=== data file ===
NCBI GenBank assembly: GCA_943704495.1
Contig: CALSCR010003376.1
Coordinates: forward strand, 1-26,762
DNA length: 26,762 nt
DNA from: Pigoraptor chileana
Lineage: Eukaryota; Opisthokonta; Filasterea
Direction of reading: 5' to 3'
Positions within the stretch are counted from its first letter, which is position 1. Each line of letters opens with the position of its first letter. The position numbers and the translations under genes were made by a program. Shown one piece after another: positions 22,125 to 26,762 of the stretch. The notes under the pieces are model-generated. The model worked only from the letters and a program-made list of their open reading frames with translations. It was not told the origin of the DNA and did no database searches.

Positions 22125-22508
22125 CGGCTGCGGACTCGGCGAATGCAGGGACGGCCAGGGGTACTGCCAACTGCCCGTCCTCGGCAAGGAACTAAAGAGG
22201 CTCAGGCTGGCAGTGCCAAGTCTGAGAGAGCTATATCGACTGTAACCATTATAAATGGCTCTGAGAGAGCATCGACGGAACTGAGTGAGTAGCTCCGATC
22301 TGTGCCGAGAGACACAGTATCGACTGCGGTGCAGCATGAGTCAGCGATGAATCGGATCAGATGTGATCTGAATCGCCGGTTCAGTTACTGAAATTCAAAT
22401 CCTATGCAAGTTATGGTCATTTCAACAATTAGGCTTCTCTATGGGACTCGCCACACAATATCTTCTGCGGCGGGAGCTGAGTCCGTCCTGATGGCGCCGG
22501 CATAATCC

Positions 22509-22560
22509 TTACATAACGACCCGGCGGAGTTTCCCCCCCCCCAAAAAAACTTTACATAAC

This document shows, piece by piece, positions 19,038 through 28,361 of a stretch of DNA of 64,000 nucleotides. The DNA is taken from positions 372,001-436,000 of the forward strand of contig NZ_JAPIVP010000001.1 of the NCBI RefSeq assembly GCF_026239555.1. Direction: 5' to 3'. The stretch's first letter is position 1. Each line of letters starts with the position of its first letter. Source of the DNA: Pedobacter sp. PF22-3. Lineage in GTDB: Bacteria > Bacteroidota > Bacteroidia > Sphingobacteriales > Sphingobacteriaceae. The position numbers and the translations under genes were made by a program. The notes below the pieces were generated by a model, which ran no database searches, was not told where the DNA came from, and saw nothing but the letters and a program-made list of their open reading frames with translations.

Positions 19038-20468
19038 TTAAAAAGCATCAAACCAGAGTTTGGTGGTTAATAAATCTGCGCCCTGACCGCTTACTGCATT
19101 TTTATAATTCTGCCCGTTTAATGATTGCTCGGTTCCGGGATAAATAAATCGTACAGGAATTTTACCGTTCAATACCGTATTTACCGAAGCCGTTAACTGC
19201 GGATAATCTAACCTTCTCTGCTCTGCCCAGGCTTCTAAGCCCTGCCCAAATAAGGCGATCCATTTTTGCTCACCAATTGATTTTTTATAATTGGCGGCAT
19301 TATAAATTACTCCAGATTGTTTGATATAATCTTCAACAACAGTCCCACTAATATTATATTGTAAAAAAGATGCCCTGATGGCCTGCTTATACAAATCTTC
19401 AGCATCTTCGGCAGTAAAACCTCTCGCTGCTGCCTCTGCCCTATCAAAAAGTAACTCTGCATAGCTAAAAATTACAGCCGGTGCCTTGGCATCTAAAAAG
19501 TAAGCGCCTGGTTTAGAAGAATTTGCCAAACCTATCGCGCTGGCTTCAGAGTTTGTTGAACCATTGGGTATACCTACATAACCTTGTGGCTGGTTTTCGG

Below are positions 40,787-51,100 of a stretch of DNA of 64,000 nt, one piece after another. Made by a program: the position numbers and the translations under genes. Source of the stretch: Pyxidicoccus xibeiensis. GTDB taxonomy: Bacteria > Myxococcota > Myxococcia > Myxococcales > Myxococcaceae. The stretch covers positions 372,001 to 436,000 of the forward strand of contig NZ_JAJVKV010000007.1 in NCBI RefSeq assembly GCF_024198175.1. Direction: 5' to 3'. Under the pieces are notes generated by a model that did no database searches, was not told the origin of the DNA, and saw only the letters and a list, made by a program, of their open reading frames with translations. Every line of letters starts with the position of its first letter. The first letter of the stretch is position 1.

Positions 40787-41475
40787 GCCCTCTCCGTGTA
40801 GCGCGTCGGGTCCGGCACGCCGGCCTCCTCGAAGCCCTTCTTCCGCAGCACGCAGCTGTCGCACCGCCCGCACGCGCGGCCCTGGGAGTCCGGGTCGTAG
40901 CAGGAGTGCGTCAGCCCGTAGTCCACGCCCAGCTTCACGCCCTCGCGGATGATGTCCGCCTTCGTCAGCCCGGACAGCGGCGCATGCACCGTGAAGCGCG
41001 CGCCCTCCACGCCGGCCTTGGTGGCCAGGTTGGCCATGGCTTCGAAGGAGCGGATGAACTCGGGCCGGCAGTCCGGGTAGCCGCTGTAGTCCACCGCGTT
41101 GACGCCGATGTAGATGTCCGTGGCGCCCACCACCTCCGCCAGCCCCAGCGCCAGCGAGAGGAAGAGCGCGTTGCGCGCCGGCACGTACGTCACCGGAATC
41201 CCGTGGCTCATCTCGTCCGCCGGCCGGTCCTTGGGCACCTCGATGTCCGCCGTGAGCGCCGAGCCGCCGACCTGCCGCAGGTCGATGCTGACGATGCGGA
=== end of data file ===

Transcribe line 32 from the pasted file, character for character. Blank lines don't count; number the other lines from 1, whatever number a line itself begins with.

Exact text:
41201 CCGTGGCTCATCTCGTCCGCCGGCCGGTCCTTGGGCACCTCGATGTCCGCCGTGAGCGCCGAGCCGCCGACCTGCCGCAGGTCGATGCTGACGATGCGGA